September 18, 2007

Yom Kippur thoughts: Our choices do matter

Blowing the shofar (greeting card image)
Eastern Europe, early 20th century. Courtesy of
the Fund of the New Synagogue Berlin, Centrum Judaicum.

The shofar calls
Awake, you sleepers from your sleep, rouse yourself you slumberers . . . Examine your deeds, return in repentance and remember your Creator. Those of you who forget the truth in the follies of the times and go astray the whole year in vanity and emptiness, which neither profit nor save, look to your souls, improve your ways and works, abandon your evil ways every one of you!
Maimonides, in Hilchot Teshuvah, The Laws of Repentance 3.4

"And when the great shofar is sounded. . ."
. . .  a small quiet voice is heard, and the heavenly beings are thrown into fright, and, seized by a terrible dread, they declare: Behold, the day of judgment has arrived, when even those in heaven's court are judged for none can be exempt from justice's eyes! . . . You do not desire a person to die, but only to change and to live. . . 
Unetaneh Tokef, a Hebrew liturgical poem (English translation in Mahzor Leyamim Nora’im, Prayerbook for the Days of Awe, The Reconstructionist Press)

* * * 
Since the Hebrew month of Elul that precedes Tishrei, when Rosh Hashanah begins, the shofar has been calling, its sounds ringing in my ears. And I am eager to continue this evening, Yom Kippur, the difficult spiritual work during this mandated pause in Jewish time. Guiding the congregation and service leaders will be the High Holy Day machzor, a rich anthology of prayers, hymns, and passages from the Bible, Mishnah, Talmud, and Zohar that tell the story, vision, core values, and history of the Jewish people.

The hard part of spiritual work is reflecting on my specific deeds and thoughts (intentional and not) and critically assessing my mis-takes (split word intended) the preceding year. Without this work, how would I recognize my past choices and discern the possible consequences and results each choice entailed? How else could I identify my responsibilities and make wise choices today?

It is this ability to choose that makes us human. And I want to know, How will I make choices that matter?

Last month, the popular author of the children's classic ''A Wrinkle in Time" died, at age 88. From The New York Times' obituary of this deeply faithful Christian:

Why does anybody tell a story? [Madeleine L'Engle] . . . once asked, even though she knew the answer. . . . It does indeed have something to do with faith, she said, faith that the universe has meaning, that our little human lives are not irrelevant, that what we choose or say or do matters, matters cosmically [emphasis mine].

My related Yom Kippur posts

September 11, 2007

On the anniversary of 9/11: One hour, three conversations (excerpts)

  • 2:15 PM — Today, after seeing my periodontist and before leaving her office, I conversed casually with her assistant, who suddenly blurted out: I am 44 and my father abused me until I was seven. I have forgiven him and my mother for allowing it because today I know he was a sick person.
  • 3:00 PM — On my way home, waiting at the subway station platform for a train to the bus depot, I chatted with a fellow passenger. When our friendly conversation turned to religion, she announced: Oh, you are Jewish? All Jews are rich.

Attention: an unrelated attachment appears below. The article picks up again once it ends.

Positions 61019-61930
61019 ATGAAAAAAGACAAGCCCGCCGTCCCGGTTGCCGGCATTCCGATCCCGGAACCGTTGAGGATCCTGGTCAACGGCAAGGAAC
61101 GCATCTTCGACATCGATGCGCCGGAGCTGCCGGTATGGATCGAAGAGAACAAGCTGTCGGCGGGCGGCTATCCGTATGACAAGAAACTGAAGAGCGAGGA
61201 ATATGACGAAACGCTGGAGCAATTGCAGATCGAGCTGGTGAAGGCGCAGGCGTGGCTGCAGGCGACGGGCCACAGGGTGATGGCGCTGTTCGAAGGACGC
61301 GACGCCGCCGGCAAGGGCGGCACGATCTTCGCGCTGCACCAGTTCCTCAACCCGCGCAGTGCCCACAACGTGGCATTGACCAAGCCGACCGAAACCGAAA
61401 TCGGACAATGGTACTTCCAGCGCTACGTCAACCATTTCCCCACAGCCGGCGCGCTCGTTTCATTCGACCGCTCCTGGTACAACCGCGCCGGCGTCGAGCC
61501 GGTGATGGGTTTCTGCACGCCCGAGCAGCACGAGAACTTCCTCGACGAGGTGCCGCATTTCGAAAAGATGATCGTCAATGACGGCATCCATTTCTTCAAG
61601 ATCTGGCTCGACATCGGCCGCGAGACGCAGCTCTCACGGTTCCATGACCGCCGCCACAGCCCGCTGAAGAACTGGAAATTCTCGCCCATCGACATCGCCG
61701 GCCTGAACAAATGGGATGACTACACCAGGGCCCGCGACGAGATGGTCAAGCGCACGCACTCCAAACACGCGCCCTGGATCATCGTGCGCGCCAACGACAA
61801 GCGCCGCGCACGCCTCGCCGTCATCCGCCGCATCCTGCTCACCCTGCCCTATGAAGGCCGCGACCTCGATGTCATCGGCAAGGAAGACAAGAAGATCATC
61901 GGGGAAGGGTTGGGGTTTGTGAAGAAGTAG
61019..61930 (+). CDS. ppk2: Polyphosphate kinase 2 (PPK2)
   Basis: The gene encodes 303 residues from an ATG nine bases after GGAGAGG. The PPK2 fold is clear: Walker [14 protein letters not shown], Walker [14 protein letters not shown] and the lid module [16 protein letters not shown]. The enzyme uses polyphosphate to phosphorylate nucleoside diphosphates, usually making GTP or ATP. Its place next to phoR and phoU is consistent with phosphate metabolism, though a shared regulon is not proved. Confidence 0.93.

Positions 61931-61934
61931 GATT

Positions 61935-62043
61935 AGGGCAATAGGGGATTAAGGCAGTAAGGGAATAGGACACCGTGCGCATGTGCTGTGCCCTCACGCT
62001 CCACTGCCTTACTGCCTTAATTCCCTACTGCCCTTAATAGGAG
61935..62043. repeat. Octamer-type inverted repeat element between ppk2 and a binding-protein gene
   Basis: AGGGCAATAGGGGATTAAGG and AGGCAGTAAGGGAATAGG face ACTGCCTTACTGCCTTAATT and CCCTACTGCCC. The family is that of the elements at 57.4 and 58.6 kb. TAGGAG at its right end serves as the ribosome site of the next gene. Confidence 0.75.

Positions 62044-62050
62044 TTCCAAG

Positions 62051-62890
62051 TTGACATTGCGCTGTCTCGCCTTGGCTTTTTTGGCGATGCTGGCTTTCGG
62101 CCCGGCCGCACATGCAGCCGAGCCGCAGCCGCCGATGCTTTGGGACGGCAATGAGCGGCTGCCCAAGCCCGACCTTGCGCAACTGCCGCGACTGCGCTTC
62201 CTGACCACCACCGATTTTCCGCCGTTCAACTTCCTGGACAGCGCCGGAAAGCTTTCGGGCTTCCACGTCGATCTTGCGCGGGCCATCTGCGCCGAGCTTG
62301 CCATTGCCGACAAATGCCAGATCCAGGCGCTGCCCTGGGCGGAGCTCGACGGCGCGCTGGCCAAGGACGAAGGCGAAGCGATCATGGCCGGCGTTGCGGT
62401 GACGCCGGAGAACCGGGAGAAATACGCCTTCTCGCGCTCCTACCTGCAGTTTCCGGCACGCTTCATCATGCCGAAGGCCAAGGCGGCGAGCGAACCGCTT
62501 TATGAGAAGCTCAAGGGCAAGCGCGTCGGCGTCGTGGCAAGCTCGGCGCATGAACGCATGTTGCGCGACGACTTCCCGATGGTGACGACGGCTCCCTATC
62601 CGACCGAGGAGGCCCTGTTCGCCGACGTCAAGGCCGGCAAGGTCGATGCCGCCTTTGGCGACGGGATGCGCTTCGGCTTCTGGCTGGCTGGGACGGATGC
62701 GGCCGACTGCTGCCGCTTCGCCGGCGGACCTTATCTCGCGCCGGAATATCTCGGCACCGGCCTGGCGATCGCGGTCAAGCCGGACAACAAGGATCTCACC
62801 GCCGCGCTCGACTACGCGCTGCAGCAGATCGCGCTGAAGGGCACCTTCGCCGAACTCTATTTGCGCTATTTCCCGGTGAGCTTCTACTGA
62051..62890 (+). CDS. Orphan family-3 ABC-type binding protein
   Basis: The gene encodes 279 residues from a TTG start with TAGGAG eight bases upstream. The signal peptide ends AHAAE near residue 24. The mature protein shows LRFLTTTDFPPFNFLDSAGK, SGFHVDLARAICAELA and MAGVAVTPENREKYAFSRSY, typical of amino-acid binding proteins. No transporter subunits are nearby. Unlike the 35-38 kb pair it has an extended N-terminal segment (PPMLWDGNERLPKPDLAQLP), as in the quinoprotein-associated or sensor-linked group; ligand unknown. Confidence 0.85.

• 3:15 PM — Waiting for my connecting bus at the depot, I picked up a longstanding conversation with the station master. On his six children, he began: My eldest is a sniper in Baghdad. When he left for Iraq, 24 months ago, I told him, 'I wish I could go in your place. Just obey orders and concentrate on protecting your buddy to your right and your buddy to your left.'
During each conversation, I wondered, What is this person really telling me? And later, I pondered, How is each person connected to me and to the others?

September 10, 2007

L'Shanah Tovah, Happy New Year: On this day, the world was conceived.

Traditional holiday fruit, a pomegranate pregnant with seeds

Hayom harat olam.
On this day, the world was conceived.

These words conclude the first and most central idea in the Rosh Hashanah Jewish festival prayer service that begins this Wednesday evening of the year 5768 in the Jewish calendar.

. . . throughout this day and the ten days of return and renewal that it introduces, we remind ourselves . . . that the universe is a cause for wonder, for acknowledgment, for worshipful thanks, and for responsibility. . .

. . . Birth always inspires us with awe and wonder. . . But today we are to reflect not on the birth of a single child, not on the mystery of our own existence, not even just on the existence of whole species of life, but rather on the conception and the birth of the entire universe.

— From the Coalition on the Environment and Jewish Life (COEJL)

A call to profound awareness.
What responses are possible?
The ruminations, thoughts, and introspections — the responses drive the cheshbon nefesh, accounting of the soul work I have already begun this High Holy Day period.

About the pomegranate.
On the second night of Rosh Hashanah, we eat a new seasonal fruit that we have not yet tasted. Why a pomegranate? The pomegranate, one of the Seven Species, or fruits and grains that the Hebrew Bible (Deuteronomy 8:8) lists as special products of the Land of Israel, is considered "pregnant" with 613 seeds. The Bible mentions 613 mitzvot, commandments of good deeds to perform, and so we want our mitzvot in the coming year to be legion.